Abarth 595 EsseEsse | Spotted

Personal mobility is all the rage at the moment. Well, it get any more personal or mobile than the 595

By Becky Wells / Thursday, June 24, 2021 / Loading comments

Okay, yes, Abarth has developed a bit of a reputation in today’s world. You and I know that Abarth is the long-established, racing-heritage Italian manufacturer. But to the uninitiated, the modern-day Abarth 595 is little more than a noisy Fiat 500. That means Starbucks, selfies and Live, Love, Laugh. (I’m allowed to say that; I like both the Fiat 500 and a skinny caramel coffee frappuccino.)

But we know there’s much more to it than that. Let’s hark back to the original, an example of which is presented here in stunning original spec. Back in 1949, Italo-Austrian Carlo Abarth established Abart & C S.p.A as an Italian racing and road car manufacturer. It started its collaboration with Fiat in 1952, developing the Abarth 1500 Biposto, the three-eyed experimental coupe designed by Bertone coachbuilder designer, Franco Scaglione, and made slightly more famous by that little-known racing game Gran Turismo.

The much-loved two-cylinder, 13bhp Nuova 500 (now widely recognised as just the Fiat 500) got the Abarth treatment in 1957, starting with upping the power to a weak-at-the-knees 21hp and later increasing engine capacity from 499cc to 594cc and upping horsepower by another 8hp, to create the 595.

The 595 Sprint Speciale edition – named EsseEsse, which when said out loud, sounds like SS, in case you hadn’t twigged – followed suit, accompanied with a big-boy 32hp upgrade. An inline two-cylinder engine with four-speed manual transmission, front and rear independent suspension, and four-wheel drum brakes set it apart from the standard 500.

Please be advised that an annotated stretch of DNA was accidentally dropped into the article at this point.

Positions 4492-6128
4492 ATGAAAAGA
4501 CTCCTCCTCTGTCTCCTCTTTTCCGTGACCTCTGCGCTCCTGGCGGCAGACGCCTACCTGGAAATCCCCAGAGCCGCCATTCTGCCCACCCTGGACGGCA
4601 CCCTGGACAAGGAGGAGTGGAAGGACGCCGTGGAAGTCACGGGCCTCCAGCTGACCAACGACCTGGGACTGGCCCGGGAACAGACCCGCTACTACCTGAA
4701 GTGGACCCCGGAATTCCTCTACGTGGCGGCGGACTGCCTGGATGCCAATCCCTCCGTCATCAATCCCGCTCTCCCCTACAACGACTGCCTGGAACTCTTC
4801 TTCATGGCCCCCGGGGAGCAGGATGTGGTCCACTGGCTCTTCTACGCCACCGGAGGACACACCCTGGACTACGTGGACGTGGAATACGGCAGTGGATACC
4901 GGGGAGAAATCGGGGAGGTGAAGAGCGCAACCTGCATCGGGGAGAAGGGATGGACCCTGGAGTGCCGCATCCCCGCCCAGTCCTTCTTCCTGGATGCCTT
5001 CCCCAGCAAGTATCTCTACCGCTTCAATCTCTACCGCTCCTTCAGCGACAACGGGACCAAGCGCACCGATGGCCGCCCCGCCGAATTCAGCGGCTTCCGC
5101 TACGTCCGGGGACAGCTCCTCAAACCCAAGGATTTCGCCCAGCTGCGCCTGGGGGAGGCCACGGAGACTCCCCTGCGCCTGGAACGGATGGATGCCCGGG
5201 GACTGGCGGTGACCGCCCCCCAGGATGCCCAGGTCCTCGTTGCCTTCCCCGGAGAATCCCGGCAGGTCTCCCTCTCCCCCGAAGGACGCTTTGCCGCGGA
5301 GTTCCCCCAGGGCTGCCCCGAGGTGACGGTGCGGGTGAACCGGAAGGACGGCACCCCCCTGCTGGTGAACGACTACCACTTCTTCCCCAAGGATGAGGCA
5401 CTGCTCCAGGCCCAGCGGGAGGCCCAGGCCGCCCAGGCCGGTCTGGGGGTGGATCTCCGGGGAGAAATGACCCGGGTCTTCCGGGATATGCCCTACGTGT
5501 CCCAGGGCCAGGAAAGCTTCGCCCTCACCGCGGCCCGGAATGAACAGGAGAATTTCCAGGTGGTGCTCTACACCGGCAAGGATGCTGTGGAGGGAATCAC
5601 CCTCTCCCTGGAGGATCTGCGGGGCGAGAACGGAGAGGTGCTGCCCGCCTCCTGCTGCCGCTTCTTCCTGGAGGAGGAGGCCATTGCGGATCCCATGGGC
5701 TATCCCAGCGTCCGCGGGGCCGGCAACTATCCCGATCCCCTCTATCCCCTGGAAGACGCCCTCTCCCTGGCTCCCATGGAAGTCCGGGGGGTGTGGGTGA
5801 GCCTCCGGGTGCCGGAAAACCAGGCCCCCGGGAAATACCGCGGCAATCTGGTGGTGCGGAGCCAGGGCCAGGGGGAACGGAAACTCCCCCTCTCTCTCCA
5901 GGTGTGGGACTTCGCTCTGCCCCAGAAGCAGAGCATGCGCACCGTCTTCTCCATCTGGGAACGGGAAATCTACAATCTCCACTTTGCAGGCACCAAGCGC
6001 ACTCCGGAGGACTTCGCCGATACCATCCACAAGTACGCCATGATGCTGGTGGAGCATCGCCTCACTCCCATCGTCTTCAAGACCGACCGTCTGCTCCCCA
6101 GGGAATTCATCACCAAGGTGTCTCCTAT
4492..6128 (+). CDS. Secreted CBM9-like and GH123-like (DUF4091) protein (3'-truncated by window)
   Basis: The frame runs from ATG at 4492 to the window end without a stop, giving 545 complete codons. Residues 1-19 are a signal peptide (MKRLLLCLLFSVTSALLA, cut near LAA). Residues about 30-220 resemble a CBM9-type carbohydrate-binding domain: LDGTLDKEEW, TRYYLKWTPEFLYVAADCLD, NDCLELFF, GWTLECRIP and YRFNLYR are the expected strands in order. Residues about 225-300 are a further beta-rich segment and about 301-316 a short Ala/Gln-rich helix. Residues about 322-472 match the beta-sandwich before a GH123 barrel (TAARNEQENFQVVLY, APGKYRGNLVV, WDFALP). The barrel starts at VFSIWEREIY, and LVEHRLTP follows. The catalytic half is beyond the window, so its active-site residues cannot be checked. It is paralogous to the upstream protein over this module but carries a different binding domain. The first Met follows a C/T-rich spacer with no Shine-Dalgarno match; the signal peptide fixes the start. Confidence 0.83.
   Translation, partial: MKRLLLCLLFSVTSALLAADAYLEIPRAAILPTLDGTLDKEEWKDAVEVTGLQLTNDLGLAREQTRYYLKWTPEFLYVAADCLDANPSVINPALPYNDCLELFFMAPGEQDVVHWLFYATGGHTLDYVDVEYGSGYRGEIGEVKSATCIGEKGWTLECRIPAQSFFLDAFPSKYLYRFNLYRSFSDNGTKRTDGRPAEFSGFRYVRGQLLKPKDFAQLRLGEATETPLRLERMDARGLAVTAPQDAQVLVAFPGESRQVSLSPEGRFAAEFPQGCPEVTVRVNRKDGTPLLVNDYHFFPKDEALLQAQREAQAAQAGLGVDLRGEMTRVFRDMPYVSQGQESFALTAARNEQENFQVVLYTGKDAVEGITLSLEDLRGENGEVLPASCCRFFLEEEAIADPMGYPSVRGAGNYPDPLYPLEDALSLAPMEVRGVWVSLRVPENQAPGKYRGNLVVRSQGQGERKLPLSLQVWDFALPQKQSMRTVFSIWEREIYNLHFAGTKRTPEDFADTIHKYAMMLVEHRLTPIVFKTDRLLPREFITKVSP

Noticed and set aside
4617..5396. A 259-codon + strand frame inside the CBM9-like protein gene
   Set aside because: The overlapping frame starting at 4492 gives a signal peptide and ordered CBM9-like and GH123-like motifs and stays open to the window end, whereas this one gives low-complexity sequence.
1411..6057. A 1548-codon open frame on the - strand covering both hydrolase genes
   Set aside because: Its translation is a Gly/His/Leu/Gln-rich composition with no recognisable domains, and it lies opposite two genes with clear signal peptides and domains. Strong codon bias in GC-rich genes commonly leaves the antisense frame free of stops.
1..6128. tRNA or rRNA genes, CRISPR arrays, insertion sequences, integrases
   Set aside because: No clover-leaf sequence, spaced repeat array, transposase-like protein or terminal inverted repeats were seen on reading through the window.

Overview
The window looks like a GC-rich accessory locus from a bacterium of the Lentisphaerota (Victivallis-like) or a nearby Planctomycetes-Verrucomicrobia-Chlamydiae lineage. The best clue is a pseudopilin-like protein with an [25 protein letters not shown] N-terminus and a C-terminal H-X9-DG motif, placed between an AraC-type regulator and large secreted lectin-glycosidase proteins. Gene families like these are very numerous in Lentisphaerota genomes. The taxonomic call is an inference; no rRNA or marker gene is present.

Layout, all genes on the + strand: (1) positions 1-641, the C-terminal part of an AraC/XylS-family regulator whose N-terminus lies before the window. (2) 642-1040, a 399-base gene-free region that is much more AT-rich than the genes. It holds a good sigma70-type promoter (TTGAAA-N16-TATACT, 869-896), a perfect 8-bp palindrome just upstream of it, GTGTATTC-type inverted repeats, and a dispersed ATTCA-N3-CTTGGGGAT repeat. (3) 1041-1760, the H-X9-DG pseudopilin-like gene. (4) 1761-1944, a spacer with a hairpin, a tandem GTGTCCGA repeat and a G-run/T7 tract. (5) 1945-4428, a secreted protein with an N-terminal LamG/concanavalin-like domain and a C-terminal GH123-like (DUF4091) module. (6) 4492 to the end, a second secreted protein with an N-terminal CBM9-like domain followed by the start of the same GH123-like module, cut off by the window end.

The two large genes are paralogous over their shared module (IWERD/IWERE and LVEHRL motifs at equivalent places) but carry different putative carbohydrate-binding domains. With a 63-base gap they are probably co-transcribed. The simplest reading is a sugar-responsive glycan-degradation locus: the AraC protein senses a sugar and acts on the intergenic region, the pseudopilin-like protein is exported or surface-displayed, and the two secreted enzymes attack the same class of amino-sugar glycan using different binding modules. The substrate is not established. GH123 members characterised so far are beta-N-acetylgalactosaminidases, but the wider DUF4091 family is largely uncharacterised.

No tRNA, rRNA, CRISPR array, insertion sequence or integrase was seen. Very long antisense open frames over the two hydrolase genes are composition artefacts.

Other enhancements to the EsseEsse included new polished exhaust ports and manifold pipes, and an uprated camshaft, and, combined with lowered suspension and wider wheels and tyres, the 595 churned out a top speed of more than 80mph. Styling tweaks included a model identification badge and black engine-cover straps in place of the regular Fiat handle. The UK registered one you see here features the removable canvas roof for the full wind-in-your-hair experience.

If you’re interested in the modern day (and much cheaper) version, the new Abarth 595 EsseEsse introduced in 2019 gets a 1.4-litre, four-cylinder engine kicking out 180hp with a top speed of 140mph. Trawl the classifieds and you’ll find many come with the original paintwork and styling, too. Not that anyone will notice that when it’s parked outside the pastel townhouses of Notting Hill.


Engine: 594cc, two-cylinder inline
Transmission: 4-speed manual
Power (hp): 32
Torque (lb ft): n/a
MPG: n/a
CO2: n/a
First registered: 1970
Recorded mileage: 3,000
Price now: £49,950

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